Percutaneous Cholecystostomy in Acute Cholecystitis-Predictors of Recurrence and Interval Cholecystectomy.
BACKGROUND: Percutaneous cholecystostomy (PC) tube is a preferred option in acute cholecystitis for patients who are high risk for cholecystectomy (CCY). There are no evidence-based guidelines for patient care after PC. We identified the predictors of disease recurrence and successful interval CCY. METHODS: A retrospective review of 145 PC patients between 2008 and 2016 at a tertiary hospital was performed. Primary outcomes included mortality, readmissions, hospital and intensive care unit length of stay (LOS), disease recurrence, and interval CCY. RESULTS: There were 96 (67%) calculous and 47 (33%) acalculous cholecystitis cases. Seventy-two (49%) had chronic and 73 (51%) had acute prohibitive risks as an indication for PC. There were 54 (37%) periprocedural complications, which most commonly were dislodgements. Twenty-six (18%) patients had a recurrence at a median time of 65 days. Calculous cholecystitis (odds ratio [OR] 3.44, P = 0.038) and purulence in the gallbladder (OR 3.77, P = 0.009) were predictors for recurrence. Forty-one (28%) patients underwent interval CCY. Patients with acute illness were likely to undergo interval CCY (OR 6.67, P = 0.0002). Patients with acalculous cholecystitis had longer hospital LOS (16 versus 8 days) and intensive care unit LOS (2 versus 0 days), and higher readmission rates (OR 2.42, P = 0.02). Thirty-day mortality after PC placement was 9%. Patients receiving interval CCY were noted to have increased survival compared to PC alone. However, this should not be attributed to interval CCY alone in absence of randomization in this study. CONCLUSIONS: Calculous cholecystitis and purulence in the gallbladder are independent predictors of acute cholecystitis recurrence. Acute illness is a strong predictor of successful interval CCY. The association of interval CCY and prolonged survival in patients with PC as noted in this study should be further assessed in future prospective randomized trials.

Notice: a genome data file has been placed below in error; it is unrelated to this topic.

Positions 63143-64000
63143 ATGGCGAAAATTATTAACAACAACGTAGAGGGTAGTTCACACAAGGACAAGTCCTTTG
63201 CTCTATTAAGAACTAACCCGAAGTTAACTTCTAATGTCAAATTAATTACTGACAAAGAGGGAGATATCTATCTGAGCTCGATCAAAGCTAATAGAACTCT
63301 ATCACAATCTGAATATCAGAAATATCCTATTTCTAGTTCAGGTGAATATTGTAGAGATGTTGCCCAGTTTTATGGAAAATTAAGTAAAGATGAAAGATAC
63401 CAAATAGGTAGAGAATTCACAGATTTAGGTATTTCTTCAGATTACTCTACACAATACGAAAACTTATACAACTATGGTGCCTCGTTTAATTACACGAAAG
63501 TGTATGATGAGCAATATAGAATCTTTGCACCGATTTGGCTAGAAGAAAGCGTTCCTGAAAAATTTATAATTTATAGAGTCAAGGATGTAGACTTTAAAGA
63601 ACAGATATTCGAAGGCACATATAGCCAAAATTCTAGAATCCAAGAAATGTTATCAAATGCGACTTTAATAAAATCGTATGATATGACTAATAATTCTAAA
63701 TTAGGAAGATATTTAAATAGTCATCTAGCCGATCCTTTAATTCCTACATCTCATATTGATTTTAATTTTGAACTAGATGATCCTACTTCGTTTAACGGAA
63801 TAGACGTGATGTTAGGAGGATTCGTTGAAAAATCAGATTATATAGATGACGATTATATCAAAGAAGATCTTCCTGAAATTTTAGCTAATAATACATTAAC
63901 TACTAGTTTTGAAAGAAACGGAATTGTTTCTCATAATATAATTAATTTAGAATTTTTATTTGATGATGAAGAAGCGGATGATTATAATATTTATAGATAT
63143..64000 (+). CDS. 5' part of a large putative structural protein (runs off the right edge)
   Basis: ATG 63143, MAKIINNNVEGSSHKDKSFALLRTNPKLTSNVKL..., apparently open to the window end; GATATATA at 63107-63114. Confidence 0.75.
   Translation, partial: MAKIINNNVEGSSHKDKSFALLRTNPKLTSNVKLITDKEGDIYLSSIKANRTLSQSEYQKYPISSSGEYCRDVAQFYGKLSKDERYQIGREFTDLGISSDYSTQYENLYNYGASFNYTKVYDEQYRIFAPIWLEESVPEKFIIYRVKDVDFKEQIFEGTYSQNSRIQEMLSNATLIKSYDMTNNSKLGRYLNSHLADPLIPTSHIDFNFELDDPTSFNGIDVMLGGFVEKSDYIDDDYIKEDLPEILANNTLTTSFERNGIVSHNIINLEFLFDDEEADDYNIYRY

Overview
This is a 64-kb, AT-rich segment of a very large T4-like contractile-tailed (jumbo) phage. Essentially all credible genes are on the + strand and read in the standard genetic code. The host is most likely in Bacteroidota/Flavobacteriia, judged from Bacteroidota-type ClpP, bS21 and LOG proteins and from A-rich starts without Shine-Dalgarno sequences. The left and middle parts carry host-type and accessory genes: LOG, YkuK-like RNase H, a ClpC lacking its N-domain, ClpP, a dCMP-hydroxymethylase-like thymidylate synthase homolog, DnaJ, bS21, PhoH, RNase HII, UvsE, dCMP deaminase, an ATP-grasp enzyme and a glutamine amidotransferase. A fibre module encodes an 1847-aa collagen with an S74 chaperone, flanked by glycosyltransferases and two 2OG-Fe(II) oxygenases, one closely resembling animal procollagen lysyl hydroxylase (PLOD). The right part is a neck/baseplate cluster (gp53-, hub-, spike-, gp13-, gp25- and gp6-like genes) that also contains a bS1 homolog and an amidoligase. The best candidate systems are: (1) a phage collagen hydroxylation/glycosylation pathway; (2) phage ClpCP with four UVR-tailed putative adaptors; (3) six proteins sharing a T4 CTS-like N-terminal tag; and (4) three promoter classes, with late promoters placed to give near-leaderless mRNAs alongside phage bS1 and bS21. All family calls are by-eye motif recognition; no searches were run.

Bhatt, MN; Ghio, M; Sadri, L; Sarkar, S; Kasotakis, G; Narsule, C; Sarkar, B
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